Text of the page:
Somali mortar attack claims lives

Violence continues in lawless capital as aid groups warn of "humanitarian disaster".

    Civilians are bearing the brunt of the violence in Somalia, aid groups say [File: AFP]

    "We have been carrying the injured ones to safety after the shelling stopped," he said.
       
    Another man was killed in the market. Nearby, residents said a woman, her three children and a family friend were killed when another mortar bomb crashed onto their home.
       
    The barrages are the latest example of violence in Mogadishu that has displaced some 37,000 people in recent weeks, swelling an internal refugee population of 1.1 million, non-governmental organisations (NGOs) said on Monday.
       
    More than 50 NGOs issued a statement expressing concern about the "devastating humanitarian crisis" and "horrendous" violence in the country.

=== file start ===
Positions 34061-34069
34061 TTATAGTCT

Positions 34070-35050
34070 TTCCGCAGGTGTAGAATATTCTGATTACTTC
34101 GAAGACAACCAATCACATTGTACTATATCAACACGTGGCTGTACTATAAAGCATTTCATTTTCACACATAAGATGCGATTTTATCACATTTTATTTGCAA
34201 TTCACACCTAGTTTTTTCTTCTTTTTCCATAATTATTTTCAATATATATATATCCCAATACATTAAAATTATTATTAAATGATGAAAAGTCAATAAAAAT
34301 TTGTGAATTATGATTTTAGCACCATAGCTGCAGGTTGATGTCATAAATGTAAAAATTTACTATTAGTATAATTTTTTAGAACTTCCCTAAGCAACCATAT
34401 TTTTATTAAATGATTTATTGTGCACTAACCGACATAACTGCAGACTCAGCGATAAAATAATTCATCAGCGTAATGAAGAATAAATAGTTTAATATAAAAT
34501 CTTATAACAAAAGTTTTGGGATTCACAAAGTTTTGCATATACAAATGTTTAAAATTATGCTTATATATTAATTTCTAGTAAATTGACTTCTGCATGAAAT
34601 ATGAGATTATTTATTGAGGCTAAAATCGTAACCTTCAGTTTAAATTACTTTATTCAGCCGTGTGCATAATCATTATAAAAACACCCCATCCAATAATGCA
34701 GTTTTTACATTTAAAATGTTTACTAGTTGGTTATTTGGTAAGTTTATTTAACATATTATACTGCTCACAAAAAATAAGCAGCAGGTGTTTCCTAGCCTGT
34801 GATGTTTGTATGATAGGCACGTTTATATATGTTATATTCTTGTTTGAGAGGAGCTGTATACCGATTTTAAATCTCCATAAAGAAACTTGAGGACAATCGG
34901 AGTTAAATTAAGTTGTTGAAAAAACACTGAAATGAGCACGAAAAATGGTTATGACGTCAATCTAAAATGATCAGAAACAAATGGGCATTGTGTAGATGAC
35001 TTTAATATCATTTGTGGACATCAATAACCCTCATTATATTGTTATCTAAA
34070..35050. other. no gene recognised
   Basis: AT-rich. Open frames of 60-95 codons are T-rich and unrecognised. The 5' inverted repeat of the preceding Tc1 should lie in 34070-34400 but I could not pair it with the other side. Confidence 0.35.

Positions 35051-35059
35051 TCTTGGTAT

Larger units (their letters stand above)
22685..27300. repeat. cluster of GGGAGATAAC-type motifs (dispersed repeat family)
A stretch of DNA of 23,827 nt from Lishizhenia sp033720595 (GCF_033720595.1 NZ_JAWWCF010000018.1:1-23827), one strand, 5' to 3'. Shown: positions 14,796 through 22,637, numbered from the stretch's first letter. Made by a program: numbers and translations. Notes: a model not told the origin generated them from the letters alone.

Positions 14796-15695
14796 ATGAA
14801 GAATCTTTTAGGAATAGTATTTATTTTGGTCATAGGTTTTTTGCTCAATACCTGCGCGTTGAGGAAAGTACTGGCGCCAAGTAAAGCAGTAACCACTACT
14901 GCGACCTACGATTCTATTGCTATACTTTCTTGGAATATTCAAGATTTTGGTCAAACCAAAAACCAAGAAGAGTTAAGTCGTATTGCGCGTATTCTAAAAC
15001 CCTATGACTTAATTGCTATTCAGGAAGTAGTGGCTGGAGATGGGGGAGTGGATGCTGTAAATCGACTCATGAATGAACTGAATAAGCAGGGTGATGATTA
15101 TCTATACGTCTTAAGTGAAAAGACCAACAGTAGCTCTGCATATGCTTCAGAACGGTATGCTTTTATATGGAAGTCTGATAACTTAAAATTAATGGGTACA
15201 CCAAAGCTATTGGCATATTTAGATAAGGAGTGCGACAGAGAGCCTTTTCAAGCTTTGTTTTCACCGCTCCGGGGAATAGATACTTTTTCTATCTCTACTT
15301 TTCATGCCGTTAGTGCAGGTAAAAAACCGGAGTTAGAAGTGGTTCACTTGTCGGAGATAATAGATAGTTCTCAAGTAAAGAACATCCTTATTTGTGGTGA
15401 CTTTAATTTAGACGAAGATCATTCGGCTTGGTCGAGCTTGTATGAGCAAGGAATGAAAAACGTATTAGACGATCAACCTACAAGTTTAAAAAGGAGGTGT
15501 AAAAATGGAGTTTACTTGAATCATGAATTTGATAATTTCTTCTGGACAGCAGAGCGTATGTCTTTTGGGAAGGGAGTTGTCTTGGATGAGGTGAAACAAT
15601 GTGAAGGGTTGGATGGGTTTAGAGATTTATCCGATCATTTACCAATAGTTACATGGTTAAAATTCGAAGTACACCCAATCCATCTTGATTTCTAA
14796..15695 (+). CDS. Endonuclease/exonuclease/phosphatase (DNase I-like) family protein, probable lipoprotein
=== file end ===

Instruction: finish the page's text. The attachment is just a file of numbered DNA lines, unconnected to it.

Also on Monday, a roadside bomb hit a UN car in the town of Merka, located in the Lower Shabelle region, killing its Somali driver and wounding an Italian UN employee, a UN security source said.

    More suffering

    Aid workers say the world is shrugging its shoulders at yet more suffering in Somalia, which has been mired in civil conflict since the 1991 fall of a dictator.
       
    "Nearly half of Somalia's population, or 3.25 million people, are now in need of emergency aid. This is a 77 per cent increase since the beginning of 2008," the NGOs said.
       
    "This number has increased dramatically over the past year due to the destructive combination of extreme insecurity, drought and record-high food prices. The situation is expected to deteriorate further with ordinary Somalis bearing the brunt."
       
    UN-led efforts to broker peace have not brought any lessening of violence "that continues to have a horrendous impact on civilians," they said.
       
    "In the last few weeks, renewed shelling in Mogadishu has displaced approximately 37,000 civilians from their homes. Over the past nine months, 870,000 have fled for their lives. A total of 1.1 million people are currently displaced in Somalia today."

    SOURCE: Agencies


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